• I talked to A., who's at a professional conference type of dealio, and who is fabulous and doing fabulously on her "first professional business lady trip." Yay A.!
  • So now it's time to finish revisions on that chapter. And I need to see whether I really need to grade tonight or whether I can put it off (I suspect I'm putting it off). And that's the latest with Dr. Crazy.


Sisyphus said...

Go you with your many hats and many things to do. How will it get done? As my friend always says, Sleep is for wussies!

And am I correct in seeing that there is a Mr. Trans-Am _and_ a Not-Trans-Am? _And_ an object of infatuation? I am soooo jealous! I obviously need to get out more and interact with people. And by people, I mean not neurotic male grad students.

Dr. Crazy said...

1) Do not emulate me or be jealous of me. I'm just a boy-crazy freak.
2) I think my OoI isn't speaking to me. Or he's just busy and doesn't pay me proper attention. Whatever the case, the Infatuation doesn't go so well, given the lack of reciprocity in the scenario. Of course, I still love him with a love that is pure and true, and all the more pure and true for the fact that he's disappeared into the ether.
3) Neurotic male professors are in no way preferable to neurotic male grade students. They're just more embedded in their neuroses. Just saying :)

Anonymous said...

there's a woman who presents at the same two panels at one of the big conferences in my field. every year, two panels, two papers that are nearly identical and generally differ very slightly from the same two papers she gave at the same two panels the year before. It pisses me off to no end that her proposals are continually accepted, two a year, year after year, while other folks with fresh ideas are surely turned away.

anyway, my point is, good for you on using your position to make a space for the non-regulars.

k8 said...

Out of curiosity (and maybe I missed this somewhere), in what level course are you using the close reading exercise? I only ask b/c I 'm curious about how much English/Literature experience these students have. I see a lot of 100-level students in our writing center who seem to always need instruction in what close reading 'is.' Once, when I ta'd for a lit course, I took my students line by line (and in some parts, word-by-word) through a Wallace Stevens poem, making a table of referents/trends/issues/allusions/etc. to work with to create an interpretive argument, but we were all pretty brain-fried by the end of the class, so I'm always looking for ideas that are less exhausting (for me and my students). ;-)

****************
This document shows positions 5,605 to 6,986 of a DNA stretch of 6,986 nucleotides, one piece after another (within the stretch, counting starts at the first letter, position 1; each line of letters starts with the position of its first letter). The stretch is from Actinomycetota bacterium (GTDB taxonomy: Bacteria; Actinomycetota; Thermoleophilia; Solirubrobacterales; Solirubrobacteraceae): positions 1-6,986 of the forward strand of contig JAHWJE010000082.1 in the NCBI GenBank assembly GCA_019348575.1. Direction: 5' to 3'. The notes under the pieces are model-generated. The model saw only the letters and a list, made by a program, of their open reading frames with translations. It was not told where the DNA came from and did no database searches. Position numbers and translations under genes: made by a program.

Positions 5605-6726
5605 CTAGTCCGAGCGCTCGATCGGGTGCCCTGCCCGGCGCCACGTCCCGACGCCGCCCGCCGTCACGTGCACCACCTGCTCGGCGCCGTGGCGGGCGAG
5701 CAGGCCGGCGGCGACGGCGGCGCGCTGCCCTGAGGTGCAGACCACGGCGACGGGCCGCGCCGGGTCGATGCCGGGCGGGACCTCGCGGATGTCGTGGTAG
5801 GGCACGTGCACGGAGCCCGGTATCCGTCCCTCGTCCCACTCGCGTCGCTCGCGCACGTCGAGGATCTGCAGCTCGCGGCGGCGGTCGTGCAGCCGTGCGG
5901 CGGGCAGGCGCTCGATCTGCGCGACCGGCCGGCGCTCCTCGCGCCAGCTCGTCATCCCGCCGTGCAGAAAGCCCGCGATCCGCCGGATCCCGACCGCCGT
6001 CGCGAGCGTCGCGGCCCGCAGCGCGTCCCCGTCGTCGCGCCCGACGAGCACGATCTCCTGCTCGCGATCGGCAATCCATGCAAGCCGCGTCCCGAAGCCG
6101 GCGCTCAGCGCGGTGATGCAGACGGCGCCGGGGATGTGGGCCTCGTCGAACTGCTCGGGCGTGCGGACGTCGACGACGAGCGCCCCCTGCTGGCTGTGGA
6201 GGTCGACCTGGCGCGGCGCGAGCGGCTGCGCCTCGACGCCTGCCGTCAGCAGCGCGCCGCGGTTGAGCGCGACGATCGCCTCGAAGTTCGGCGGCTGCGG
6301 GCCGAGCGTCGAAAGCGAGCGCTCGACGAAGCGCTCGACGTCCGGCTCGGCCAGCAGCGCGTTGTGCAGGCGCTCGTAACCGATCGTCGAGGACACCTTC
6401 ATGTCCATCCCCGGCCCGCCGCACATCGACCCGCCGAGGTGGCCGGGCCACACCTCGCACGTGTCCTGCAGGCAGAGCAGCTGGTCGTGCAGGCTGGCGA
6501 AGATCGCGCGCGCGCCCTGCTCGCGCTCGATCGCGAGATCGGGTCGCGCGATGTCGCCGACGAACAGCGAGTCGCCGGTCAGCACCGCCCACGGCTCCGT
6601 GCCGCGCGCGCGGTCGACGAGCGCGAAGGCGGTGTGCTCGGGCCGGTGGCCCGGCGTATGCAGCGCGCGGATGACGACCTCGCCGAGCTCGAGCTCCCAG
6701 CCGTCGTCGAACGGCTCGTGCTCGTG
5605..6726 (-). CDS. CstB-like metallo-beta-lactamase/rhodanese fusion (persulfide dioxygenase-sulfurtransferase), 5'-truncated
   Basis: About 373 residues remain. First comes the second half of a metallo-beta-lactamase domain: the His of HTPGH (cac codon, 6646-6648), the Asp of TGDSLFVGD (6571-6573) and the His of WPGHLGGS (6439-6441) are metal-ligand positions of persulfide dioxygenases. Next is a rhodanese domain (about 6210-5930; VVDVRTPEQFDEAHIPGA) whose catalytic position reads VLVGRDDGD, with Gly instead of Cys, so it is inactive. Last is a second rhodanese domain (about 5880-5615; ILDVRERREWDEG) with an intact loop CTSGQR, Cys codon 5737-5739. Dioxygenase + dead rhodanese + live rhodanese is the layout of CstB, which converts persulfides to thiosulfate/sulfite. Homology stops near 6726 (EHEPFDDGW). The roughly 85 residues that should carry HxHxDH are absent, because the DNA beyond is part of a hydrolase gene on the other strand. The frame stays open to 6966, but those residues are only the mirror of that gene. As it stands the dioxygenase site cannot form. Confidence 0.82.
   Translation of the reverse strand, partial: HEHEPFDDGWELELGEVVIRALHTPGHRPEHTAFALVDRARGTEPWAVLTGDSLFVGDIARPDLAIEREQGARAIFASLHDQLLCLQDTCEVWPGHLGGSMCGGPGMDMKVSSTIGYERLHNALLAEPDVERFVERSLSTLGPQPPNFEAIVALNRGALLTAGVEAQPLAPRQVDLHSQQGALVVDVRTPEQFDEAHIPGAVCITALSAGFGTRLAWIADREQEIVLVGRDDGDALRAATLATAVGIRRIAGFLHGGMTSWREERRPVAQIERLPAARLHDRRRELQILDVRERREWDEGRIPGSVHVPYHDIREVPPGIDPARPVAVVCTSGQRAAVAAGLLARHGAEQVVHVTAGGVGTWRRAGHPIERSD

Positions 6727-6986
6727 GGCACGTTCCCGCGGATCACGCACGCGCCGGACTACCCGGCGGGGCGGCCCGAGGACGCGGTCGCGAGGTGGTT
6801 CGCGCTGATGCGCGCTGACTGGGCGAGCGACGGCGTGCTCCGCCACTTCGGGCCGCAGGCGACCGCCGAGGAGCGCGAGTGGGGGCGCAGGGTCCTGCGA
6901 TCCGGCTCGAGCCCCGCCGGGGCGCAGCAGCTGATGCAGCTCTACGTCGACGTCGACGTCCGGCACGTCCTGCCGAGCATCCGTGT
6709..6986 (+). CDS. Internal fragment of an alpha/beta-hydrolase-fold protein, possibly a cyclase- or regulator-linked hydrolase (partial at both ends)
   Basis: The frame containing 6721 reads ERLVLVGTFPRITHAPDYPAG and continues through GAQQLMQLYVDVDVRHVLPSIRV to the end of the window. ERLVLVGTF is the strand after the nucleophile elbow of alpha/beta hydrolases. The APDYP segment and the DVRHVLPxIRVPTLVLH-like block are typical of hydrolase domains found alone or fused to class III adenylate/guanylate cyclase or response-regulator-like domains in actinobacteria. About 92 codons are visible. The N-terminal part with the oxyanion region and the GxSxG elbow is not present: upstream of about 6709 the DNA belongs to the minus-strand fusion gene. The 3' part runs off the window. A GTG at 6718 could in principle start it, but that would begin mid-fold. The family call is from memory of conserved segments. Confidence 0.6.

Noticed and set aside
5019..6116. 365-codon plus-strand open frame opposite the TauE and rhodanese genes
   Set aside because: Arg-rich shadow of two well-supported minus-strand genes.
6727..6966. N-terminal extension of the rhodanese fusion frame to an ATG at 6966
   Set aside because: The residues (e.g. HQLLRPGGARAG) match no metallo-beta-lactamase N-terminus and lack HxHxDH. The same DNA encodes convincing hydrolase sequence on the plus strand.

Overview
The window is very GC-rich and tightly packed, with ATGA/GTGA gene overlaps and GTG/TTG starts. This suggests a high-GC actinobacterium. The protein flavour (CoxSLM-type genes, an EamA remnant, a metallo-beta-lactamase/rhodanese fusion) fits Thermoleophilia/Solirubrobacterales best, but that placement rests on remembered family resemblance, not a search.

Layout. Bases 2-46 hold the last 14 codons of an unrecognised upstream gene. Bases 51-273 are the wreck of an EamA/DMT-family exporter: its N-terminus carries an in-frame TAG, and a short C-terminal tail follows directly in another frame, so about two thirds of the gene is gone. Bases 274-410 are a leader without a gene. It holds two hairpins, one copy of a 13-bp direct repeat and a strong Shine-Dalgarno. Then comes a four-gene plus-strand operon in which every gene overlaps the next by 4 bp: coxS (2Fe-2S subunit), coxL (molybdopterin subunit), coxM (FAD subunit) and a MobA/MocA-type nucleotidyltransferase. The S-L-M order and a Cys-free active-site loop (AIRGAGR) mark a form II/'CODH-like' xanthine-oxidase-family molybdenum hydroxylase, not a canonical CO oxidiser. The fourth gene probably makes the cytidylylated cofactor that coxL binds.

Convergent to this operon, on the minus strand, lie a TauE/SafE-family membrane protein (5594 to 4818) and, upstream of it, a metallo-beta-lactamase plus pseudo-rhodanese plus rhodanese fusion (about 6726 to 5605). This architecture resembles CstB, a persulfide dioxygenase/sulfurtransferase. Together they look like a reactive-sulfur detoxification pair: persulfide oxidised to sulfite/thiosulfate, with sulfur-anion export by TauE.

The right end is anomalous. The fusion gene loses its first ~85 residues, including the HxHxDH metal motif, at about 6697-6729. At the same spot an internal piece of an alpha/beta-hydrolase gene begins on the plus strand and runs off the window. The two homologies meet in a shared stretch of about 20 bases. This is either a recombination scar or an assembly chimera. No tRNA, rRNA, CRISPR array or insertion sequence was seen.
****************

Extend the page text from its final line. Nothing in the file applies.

Sorry about the lengthy post!

Dr. Crazy said...

K8 -
I did this in an upper-level course, populated by junior and senior English majors. To be honest, I have less trouble with my lower-level students in terms of following the rules for short close-reading-type assignments - I think the issue for more advanced students is that they become used to just doing their thing (which often includes a lot of verbose BSing) and having it work because it's superior to what others do. (I had a student say to me, after he did very well on the last paper, "But Dr. Crazy, I really miss my big words." I replied, "Well, of course you do. But you'll get over it.") I do think this assignment would work in lower-level classes, though, as well, and I may incorporate it into some of my lower-level classes.... I suppose the reason I think it's especially useful in the context in which I used it is that it really prepares them for dealing carefully with literature, something they _should_ be doing, but often not something they are practicing doing in a sustained way.)

Dr. Crazy said...

Oh, and Anastasia: Thanks for the praise on this, but really it's a paying it back sort of thing more than anything else. And I'm not totally immuned to the conventions of having Eminent People participate - remember, I've included my mentor on the panel. That said, the most Eminent of the Eminent people I rejected (someone I cite with praise throughout my book manuscript) and who I was most anxious about rejecting - well, he's already on another MLA panel, which actually made me feel better about my choice. Also, this interaction with the Eminent Person may turn into a professional connection because of how I've handled it, which is really exciting.

But I agree. It sucks always to see the same faces. And I really hope I can do something to make that less the case, in whatever little way I can, while still being totally opportunistic and wanting my face out there :)

Dr. Crazy said...

Oh, and another thing, Anastasia - I think all of the M-K posts are now marked, in deference to the wishes of Kizzy. The Kitty Man is all about his fan base :)

Anonymous said...

woohoo! thanks for the kitty love. Kizzy appreciates it. :)

Renee said...

Oh great! I am glad you are going for it with the special session. Did you notice that the great (and manically productive) Michael berube posted something about his many rejections in 2006 shortly before signing off? You can't be productive without trying stuff, risking (and often getting) plenty of rejections. But even when things are rejected, the ball has started rolling... and besides, I'm betting it will run. good luck!